LibreNMS is an autodiscovering PHP/MySQL-based network monitoring system forked from Observium. It aims to be easy to use and painless to deploy, and to support monitoring of a wide range of devices. Observium's license changed to a modified QPL license in May 2012, then was split into free and commercial versions. The aim of LibreNMS is to continue to create a usable NMS, but with a community focus and GPL licensing.
Opsview Core is a network monitoring software application. It solves the challenges of monitoring modern IT and network systems. It is a drop-in replacement for Nagios Core, with full support for its plugins and 100% compatibility. It is easy to install and configure and is ideal for monitoring applications networks, and Windows, Linux, and Unix servers. VMWare, KVM, Xen, and Microsoft Hyper-V are supported, and Amazon EC2 and other cloud services can be monitored. It works with Opsview Mobile to allow you to monitor your systems on the go.
Panoptes is a scalable, extensible network and host monitoring tool. It includes a dynamic Web management interface based on the Dojo toolkit. It monitors SNMP, TCP port availability, ICMP, HTTP response and content, and SSL certificates internally. It supports monitoring anything else via shell scripts. It also includes a packet capture tool for discovery of hosts, port, and OS.
Meshtool is a mesh network toolkit designed to assist in mesh monitoring, administration, and research. It is Eclipse-based and leverages many Eclipse frameworks such as EMF, GEF, and Teneo. OpenStreetMap is used for 2D map data while 3D geographic data support is in early development stages through the Nasa World Wind. Meshtool is still in an alpha stage, but is being actively developed.
MN Viewer (Mobile Network Viewer) is a lightweight framework designed for system administrators who would like to be able to monitor many aspects of their network from their mobile phone. It allows for very simple expansion using simple PHP plugins. It is designed to integrate with other monitoring tools such as Cacti.
MyQoS Free Version is a bandwidth management solution based on FreeBSD 4.X. It provides all the necessary features for a small ISP to do QoS. It is limited to 2Mb/s unless you upgrade to the Standard Version. It is distributed as an appliance image. This image can be burnt to CD for testing before installation.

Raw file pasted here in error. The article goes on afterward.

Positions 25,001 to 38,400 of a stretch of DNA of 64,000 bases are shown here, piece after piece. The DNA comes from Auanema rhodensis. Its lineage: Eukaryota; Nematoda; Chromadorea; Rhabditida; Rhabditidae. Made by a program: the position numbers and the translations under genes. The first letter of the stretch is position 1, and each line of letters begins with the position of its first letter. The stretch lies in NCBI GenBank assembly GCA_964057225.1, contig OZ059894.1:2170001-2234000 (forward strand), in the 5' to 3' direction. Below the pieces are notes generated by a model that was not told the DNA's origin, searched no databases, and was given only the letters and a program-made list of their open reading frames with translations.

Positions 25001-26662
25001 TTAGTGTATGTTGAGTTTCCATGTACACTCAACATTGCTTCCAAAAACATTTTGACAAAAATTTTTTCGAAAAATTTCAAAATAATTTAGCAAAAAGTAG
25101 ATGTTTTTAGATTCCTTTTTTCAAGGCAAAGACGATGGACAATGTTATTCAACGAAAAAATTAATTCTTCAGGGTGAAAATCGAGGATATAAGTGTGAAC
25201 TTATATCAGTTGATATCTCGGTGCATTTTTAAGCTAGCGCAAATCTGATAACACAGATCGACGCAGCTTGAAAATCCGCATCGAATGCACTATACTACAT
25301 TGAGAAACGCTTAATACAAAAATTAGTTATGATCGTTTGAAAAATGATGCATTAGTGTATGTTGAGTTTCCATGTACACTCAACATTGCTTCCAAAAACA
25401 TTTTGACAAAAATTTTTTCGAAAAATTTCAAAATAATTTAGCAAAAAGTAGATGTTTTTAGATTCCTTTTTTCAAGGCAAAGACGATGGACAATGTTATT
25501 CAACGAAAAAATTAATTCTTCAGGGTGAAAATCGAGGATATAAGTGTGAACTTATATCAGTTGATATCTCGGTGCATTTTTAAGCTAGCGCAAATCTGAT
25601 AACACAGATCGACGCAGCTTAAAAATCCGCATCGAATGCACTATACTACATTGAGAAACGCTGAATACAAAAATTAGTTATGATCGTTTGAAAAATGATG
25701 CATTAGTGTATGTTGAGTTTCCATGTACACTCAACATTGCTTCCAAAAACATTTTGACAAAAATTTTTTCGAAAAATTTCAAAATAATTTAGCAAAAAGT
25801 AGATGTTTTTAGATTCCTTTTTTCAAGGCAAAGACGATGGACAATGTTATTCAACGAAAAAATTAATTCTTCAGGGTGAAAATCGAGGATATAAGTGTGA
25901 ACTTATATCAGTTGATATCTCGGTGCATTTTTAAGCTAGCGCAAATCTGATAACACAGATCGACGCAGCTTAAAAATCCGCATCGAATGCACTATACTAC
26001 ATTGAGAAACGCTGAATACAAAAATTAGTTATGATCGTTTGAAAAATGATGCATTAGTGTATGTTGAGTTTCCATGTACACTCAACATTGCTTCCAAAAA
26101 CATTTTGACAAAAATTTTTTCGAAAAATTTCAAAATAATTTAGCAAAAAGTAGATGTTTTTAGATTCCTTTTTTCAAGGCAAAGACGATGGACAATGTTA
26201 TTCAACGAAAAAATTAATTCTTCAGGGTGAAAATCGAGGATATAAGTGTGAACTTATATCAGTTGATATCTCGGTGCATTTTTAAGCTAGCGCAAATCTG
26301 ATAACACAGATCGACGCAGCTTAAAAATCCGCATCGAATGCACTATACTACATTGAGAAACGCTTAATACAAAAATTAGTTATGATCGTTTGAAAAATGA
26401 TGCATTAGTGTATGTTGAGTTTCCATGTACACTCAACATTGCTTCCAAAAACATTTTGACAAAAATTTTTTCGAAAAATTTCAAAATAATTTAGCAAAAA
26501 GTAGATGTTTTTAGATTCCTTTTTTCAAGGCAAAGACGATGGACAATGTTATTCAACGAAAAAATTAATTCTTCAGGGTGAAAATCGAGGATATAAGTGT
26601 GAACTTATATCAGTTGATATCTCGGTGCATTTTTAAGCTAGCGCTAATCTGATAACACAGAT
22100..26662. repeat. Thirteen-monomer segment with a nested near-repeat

The drkhtb project was designed with medium to major Internet Service Providers in mind. Featuring extended hashing support, error handling, and simple configuration options, it has proven to be a stable solution for shaping up to 15000 residential clients with both upload and download rules, it is considered stable and is already in use as a production platform in at least one major ISP running 4 shaping bridges, each handling up to 2 Gbit/s, with a total of 48000 active clients and over 60000 filter rules in each direction. At this point there is no reason to believe that further bandwidth cannot be handled by one bridge, but there have not been sufficient resources to extensively test it. It is believed that up to 4 Gbit/s can be shaped on one individual machine serving at least 20000 clients.
The Merlin project was initially started to create an easy way to set up distributed Nagios installations, allowing Nagios processes to exchange information directly as an alternative to the standard method using NSCA. It has also been extended with fault tolerance, the ability to store status information in a database, and other features. This allows Merlin to function as a backend for applications such as the Ninja project.